One of the biggest hazards in outside field sports, yet often the most overlooked, is the field itself.
I know because I was once a victim of a poorly maintained field. During a college lacrosse game, I stepped into a hole, tearing my Anterior Cruciate ligaments and the menial meniscus cartilage in my right knee. My knee was so badly damaged it required two surgeries and months of casts and rehabilitation. I never played lacrosse again.
If only someone had taken a few moments to check the field before the game began, I probably would never have been injured.
Recent statistics suggest that as many as 25% percent of all soccer injuries result from poor field conditions. (Couture 2010).
While game officials are usually the ones responsible for inspecting a field before a game begins to ensure that it is in a playable condition, the reality is that, all too often, the referee barely arrives at the field in time for the game itself (if he or she shows at all!) and assumes that the coaches have inspected the field.
The coaches are so busy getting their team ready to play and giving last minute instructions that they also don't have time to check the field for holes, puddles, broken glass, stones or other debris. Most coaches are happy to leave this task to the ref, so they don't bother to check the field themselves.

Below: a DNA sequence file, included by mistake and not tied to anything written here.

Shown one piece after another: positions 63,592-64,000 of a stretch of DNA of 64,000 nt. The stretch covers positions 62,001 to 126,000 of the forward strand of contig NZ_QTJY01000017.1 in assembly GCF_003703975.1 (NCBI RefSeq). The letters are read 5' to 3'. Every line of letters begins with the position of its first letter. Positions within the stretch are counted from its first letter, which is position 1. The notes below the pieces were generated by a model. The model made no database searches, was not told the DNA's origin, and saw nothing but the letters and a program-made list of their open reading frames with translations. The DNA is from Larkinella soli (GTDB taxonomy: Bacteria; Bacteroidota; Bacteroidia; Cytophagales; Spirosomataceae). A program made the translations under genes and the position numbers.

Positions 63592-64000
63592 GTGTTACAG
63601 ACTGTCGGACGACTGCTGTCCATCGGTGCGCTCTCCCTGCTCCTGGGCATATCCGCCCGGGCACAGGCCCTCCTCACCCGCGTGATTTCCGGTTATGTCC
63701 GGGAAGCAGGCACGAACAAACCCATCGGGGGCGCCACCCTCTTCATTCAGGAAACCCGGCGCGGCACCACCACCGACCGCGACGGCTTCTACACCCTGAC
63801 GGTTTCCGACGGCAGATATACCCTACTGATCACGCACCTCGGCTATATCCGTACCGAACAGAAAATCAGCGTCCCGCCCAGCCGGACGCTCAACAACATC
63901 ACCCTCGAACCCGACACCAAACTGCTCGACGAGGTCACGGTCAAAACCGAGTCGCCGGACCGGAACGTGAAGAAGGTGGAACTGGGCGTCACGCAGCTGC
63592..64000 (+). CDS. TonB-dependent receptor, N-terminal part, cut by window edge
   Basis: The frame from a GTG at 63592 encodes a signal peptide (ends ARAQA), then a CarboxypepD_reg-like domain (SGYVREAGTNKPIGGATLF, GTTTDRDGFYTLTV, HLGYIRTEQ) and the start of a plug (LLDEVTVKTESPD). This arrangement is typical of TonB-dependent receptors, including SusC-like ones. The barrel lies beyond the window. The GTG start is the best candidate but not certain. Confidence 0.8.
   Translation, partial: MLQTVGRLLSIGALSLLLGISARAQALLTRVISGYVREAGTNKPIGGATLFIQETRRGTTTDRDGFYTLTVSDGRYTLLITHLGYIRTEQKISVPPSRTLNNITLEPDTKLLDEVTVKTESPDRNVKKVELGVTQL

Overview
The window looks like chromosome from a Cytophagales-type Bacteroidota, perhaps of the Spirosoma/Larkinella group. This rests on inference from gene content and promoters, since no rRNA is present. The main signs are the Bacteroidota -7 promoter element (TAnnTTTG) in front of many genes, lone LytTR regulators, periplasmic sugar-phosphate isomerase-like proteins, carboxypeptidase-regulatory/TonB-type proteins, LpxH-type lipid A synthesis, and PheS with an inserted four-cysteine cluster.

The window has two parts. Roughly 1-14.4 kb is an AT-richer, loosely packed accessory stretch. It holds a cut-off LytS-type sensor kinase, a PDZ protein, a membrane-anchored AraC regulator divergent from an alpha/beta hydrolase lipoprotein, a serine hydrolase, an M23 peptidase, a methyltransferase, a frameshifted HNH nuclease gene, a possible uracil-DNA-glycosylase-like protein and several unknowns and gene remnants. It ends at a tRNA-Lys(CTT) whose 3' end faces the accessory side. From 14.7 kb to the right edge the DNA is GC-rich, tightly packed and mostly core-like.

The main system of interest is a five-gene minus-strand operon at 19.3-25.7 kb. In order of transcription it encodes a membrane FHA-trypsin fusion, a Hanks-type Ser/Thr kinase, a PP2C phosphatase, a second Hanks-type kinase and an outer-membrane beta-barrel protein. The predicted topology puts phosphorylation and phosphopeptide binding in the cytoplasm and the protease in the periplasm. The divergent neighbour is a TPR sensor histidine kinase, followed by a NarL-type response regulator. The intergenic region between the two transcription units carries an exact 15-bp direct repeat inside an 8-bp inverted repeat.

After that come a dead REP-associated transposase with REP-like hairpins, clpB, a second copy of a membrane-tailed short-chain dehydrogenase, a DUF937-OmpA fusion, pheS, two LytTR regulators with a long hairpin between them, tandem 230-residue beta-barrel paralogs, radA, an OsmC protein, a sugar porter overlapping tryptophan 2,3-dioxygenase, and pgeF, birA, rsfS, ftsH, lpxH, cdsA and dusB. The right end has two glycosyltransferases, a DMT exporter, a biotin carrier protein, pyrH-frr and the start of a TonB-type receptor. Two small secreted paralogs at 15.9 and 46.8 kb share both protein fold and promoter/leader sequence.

The solution? Set up a field detail:
- Before the game: A parent should check the condition of the field, removing debris and eliminating any hazards. A reminder: that includes checking to see that the goalposts are securely anchored.
- After the game: When the game is over, the same parent should make sure that the field is left the way it was found, removing all litter from the field, sidelines and around the player benches.
- Setup a schedule: Assigning field detail to the parent bringing the water and orange slices to that week's game probably makes the most sense.
- Enlist coaches and players. Before starting practice or pre-game drills, the coach should check it from corner to corner (including the goals). The players can help too. That way they will learn how important it is to have a clean and safe playing surface.
According to an expert panel of the American Academy of Pediatrics (Koutures 2010), appropriate monitoring of field conditions, specifically holes or other irregularities, can reduce leg injuries in soccer.
The AAP's 2012 Policy Statement on Baseball and Softball also recommends regular inspection of baseball diamonds for hazards, including problems with sprinkler heads, gopher holes in the outfield, or rocky infields
American Academy of Pediatrics; AAP Council on Sports Medicine and Fitness, Policy Statement: Baseball and Softball. Pediatrics. 2012;129(3):842-856. (doi: 10.1542/peds.2011-3593)(accessed February 26, 2012)
Koutures CG, Gregory AJM. Injuries in Youth Soccer. Pediatrics 2010;125:410-414.
Updated May 15, 2015